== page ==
We ran linear regressions of each static call component for which females are known to select  onto body size (PC Size). We used Goodness of Fit to test for normality of residuals and then Box Cox transformed pulse pause and pulse rate to meet normality assumptions. All models fit assumptions of homoscedasticity by visual inspection of Q-Q plots. We then quantified the attractiveness of each male’s call component using information from a female preference study on G. texensis . We used the plots of female preference score versus call components from  to create female preference functions for each of our static signals. We then used the resulting female preference functions to compute the attractiveness for each of our observed individual male’s static call components. Note: we feel confident using the female preferences plots to quantify male attractiveness in our study because most crickets from Blankers et al.  study were collected within 100km of our crickets and our two studies were conducted at the same temperature within the same temperature range (average = 25°C, range = 24–26°C).
We used the mean female preference scores for carrier frequencies from 4000 to 6000 Hz from Fig 2a in Blankers et al.  to create a quadratic equation representing female preference for carrier frequency (Fig 2). We excluded the female preference score for 7000 Hz because none of the males that we nor Blankers et al.  observed exhibited frequencies that high (our max = 6031 Hz) and including the female preference score for calls at 7000 Hz made the curve fit the other values less tightly.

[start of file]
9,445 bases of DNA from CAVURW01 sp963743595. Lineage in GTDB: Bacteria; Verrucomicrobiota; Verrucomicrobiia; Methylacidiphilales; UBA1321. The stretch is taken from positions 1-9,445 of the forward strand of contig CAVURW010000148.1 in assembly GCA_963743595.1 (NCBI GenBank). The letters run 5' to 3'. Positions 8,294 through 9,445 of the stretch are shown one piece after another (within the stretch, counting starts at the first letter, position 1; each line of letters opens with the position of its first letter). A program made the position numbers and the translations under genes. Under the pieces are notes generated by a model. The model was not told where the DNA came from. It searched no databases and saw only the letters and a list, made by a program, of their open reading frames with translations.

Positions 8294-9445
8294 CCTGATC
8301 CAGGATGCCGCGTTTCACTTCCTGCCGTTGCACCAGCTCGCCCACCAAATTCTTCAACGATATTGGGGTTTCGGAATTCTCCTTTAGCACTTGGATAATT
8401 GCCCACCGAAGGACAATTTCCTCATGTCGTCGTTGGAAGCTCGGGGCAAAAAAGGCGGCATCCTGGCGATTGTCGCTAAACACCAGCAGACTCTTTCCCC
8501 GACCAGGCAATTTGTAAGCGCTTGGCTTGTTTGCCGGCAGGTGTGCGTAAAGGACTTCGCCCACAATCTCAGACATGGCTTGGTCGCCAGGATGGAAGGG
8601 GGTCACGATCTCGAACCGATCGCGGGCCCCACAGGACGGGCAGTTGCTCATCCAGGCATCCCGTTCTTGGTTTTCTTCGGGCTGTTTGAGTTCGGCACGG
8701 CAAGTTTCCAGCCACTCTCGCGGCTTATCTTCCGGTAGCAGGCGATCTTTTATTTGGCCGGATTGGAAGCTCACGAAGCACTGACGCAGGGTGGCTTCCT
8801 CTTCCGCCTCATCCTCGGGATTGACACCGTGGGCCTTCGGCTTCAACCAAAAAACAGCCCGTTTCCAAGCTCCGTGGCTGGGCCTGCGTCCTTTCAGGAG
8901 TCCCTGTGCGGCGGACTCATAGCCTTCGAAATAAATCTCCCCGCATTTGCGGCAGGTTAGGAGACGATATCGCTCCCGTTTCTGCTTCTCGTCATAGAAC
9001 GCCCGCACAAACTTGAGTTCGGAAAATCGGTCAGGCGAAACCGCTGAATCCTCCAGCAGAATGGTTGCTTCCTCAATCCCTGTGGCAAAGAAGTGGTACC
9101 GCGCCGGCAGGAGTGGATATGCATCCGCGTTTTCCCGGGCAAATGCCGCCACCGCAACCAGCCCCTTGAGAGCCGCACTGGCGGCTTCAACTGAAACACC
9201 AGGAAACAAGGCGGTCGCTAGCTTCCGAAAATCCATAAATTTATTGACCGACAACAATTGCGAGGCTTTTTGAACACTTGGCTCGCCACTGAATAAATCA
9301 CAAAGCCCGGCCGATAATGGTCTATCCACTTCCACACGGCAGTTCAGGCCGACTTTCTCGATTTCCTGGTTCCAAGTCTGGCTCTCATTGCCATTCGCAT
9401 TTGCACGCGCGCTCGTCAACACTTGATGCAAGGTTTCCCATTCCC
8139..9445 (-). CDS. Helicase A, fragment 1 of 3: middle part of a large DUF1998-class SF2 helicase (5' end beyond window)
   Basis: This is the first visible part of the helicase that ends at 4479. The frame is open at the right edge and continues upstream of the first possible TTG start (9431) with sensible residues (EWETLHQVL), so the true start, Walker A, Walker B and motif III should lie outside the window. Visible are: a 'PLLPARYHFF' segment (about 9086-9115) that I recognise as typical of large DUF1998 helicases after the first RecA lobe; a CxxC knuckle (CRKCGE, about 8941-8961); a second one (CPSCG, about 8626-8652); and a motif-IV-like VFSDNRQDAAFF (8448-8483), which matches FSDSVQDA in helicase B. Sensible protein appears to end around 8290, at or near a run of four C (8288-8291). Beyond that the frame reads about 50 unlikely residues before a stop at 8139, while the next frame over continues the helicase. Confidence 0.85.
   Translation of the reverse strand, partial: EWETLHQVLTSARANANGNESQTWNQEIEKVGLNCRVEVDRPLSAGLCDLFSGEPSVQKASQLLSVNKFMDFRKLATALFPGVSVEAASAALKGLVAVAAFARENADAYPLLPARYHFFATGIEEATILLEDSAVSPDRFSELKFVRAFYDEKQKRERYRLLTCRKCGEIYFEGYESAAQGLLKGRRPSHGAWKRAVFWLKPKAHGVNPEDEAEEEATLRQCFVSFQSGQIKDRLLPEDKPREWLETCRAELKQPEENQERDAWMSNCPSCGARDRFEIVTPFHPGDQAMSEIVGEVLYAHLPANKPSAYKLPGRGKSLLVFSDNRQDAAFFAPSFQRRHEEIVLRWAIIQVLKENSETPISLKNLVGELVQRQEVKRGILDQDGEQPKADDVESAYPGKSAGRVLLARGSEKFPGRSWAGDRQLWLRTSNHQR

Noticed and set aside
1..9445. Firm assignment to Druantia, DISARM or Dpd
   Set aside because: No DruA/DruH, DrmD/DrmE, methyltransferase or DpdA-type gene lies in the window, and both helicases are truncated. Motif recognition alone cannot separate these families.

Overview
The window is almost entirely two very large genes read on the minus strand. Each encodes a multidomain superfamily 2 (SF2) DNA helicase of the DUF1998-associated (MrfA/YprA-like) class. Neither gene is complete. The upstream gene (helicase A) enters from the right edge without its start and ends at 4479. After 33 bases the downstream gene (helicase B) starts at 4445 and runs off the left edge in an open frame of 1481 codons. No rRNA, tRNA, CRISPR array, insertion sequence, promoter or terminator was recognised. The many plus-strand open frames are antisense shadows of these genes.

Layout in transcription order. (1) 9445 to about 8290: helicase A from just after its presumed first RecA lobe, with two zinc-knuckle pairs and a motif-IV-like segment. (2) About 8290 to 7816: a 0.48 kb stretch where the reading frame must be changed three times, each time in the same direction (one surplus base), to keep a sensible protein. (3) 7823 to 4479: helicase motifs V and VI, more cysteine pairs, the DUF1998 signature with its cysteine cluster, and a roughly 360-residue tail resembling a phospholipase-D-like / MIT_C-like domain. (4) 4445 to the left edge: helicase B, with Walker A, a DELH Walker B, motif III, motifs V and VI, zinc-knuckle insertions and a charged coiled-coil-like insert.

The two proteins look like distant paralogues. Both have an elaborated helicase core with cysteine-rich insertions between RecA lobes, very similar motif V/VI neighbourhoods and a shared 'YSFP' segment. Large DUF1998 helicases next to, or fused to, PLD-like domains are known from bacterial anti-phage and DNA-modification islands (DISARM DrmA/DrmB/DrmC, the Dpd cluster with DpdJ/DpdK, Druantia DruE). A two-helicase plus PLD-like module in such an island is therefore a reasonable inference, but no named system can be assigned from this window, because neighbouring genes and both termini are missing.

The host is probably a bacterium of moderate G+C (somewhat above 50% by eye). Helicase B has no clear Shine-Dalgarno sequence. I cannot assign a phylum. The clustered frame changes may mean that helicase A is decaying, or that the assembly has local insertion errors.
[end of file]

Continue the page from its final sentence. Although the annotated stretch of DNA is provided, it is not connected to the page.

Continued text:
Black circles represent the means from a female preference study using G. texensis . We fit a quadratic equation (solid line) to the preference scores for the carrier frequencies from 4000–6000 Hz (black circles). The preference score for 7000 Hz (open grey circle) was not included because no males in this study or in Blankers et al.  were observed to call at a carrier frequency that high and including it made the quadratic function fit less tightly with the other data points. Stars indicate the carrier frequencies of males observed in this study (n = 30).
For the pulse characteristics (duration, pause and duty cycle), we used Fig 3a from Blankers et al. , a bivariate plot of female preference for both pulse duration and pause, to assign female preference scores. We calculated female preference scores (Fig 3) based on a combination of both pulse duration and pulse pause because we identified both pulse duration and pulse pause as static traits (significant association with body size; p = 0.0010 and p = 0.0270, respectively).
Males were assigned the highest female preference score for the contour plot in which they were found. For example, the data point in the darkest contour (0–0.2) was assigned a preference score of 0.2. Points in the next darkest contour (0.2–0.4) were assigned scores of 0.4, and so on.